Dorothy Parker (August 22, 1893 June 7, 1967) was an American poet, critic, and satirist, known for her biting wit. Her written works specialized in cynicism related to love and romance, how they don't seem to work in practice as they do in idealistic works, and how even people who know this still want love and romance. Some of her shorter works are flat-out memorized in certain circles, and her influence remains in the Pop-Cultural Osmosis for tropes about non-ideal love.
She also collaborated with various people on occasional plays and screenplays, sharing an Academy Award nomination for the screenplay of the original A Star Is Born. She's also co-written the screenplay to Alfred Hitchcock film Saboteur.
She's also famous for an alleged incident where she met President Calvin Coolidge, a notorious example of The Quiet One, at a party and told him "Mr. President, I just bet my friend that I could get you to say more than two words." Coolidge looked at her and said, "You lose." Parker would later get the last laugh, however: when Coolidge passed away, her immediate reaction to the news was "How can they tell?"
TV Tropes pages with page quotes from Dorothy Parker:
Works by Dorothy Parker with pages:
Works by Dorothy Parker provide examples of:
- And I'm the Queen of Sheba:Oh, life is a glorious cycle of song,
A medley of extemporanea,
And love is a thing that can never go wrong,
And I am Marie of Romania.
- Appliance Defenestration: From a review of Beauty and the Beast by Kathleen Norris: "I wish you could have heard that pretty crash Beauty and the Beast made when, with one sweeping, liquid gesture, I tossed it out of my twelfth-story window."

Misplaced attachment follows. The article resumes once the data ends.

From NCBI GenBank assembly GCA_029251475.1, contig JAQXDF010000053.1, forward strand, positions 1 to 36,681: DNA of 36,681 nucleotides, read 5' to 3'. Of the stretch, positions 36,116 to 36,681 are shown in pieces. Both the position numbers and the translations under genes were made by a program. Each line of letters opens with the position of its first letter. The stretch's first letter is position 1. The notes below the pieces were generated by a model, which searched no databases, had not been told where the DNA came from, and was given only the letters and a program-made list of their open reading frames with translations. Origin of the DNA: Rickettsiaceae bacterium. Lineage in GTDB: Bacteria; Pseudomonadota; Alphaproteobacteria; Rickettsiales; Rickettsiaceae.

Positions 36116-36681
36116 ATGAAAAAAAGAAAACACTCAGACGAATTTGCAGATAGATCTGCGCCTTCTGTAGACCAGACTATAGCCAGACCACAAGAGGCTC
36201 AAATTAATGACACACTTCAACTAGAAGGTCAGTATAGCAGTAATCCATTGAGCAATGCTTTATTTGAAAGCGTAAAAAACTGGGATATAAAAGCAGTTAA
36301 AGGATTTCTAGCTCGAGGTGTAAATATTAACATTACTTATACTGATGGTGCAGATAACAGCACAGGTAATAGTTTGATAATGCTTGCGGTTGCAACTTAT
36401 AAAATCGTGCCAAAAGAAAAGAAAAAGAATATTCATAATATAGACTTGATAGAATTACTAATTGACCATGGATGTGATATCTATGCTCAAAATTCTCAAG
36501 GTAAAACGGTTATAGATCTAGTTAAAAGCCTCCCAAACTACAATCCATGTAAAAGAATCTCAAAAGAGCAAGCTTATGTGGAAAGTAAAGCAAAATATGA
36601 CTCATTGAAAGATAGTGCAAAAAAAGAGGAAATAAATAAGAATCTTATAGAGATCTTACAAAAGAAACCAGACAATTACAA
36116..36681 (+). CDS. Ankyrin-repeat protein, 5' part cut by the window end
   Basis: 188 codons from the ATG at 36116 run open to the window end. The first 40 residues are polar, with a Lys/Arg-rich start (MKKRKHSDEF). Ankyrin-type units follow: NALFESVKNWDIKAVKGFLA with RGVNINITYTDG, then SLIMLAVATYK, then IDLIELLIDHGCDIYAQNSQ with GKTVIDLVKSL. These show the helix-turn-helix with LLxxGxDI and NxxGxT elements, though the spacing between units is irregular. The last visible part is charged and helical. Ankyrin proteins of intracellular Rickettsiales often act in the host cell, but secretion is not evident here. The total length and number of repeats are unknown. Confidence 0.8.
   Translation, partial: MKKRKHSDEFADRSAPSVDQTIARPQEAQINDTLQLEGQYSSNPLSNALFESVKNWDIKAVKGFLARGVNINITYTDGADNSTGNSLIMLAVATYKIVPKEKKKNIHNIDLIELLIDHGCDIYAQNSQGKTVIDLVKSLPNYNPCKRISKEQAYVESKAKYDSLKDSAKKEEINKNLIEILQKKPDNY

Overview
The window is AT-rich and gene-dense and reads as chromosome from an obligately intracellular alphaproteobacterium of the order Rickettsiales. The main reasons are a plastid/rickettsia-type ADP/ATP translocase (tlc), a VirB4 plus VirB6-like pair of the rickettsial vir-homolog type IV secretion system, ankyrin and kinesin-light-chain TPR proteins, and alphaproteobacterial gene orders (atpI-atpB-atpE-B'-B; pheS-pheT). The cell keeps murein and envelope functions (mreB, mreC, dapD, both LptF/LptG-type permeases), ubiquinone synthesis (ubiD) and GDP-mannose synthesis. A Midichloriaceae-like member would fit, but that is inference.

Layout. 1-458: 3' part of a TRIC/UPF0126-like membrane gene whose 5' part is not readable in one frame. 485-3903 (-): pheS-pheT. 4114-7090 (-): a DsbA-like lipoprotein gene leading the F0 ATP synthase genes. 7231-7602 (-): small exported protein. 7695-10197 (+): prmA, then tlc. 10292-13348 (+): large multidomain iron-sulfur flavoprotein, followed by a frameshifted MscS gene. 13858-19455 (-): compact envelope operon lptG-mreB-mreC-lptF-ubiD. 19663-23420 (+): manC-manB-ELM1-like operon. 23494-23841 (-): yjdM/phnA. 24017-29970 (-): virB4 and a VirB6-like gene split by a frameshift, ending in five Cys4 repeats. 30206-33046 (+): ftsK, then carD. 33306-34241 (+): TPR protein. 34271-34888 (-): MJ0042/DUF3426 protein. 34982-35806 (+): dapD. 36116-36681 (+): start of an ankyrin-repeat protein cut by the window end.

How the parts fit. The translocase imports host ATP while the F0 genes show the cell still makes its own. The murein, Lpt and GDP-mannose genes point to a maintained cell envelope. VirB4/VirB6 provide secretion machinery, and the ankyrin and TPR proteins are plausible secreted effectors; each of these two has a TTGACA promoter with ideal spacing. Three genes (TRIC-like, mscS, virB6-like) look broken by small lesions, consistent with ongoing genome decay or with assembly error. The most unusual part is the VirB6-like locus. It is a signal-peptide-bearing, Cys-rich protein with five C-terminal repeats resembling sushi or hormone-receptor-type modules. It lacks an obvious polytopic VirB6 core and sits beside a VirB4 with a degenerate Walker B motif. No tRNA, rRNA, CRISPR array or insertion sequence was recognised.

- Authors of Quote: Herself an example, she also remarked on another case:When, with the literate, I am
Impelled to try an epigram,
I never seek to take the credit;
We just assume that Oscar said it.
- Baby Talk: Reviewing The House at Pooh Corner under the nom de plume "Constant Reader":It is that word hummy, my darlings, that marks the first place in The House at Pooh Corner at which Tonstant Weader Fwowed up.
- Bait-and-Switch Comment: Regarding Atlas Shrugged: "This is not a book to be tossed aside lightly. It should be thrown with great force."
- Caustic Critic: She was famous for this. In 1920, she was fired from Vanity Fair, because her savage theater reviews offended powerful producers too often.
- Dull Surprise: Described Katharine Hepburn's performance in an early role, the notorious flop The Lake, as having "run the gamut of emotions from A to B".
- Keep the Home Fires Burning: The poem "Penelope", a tribute to Odysseus' wife.
- Rich Suitor, Poor Suitor: "The Choice" is a poem about a woman who has a choice between a man who offers her lands and fine things and a man who charms her with his singing alone. She chooses the latter without a second thought—and then wonders afterward if there's something wrong with her head.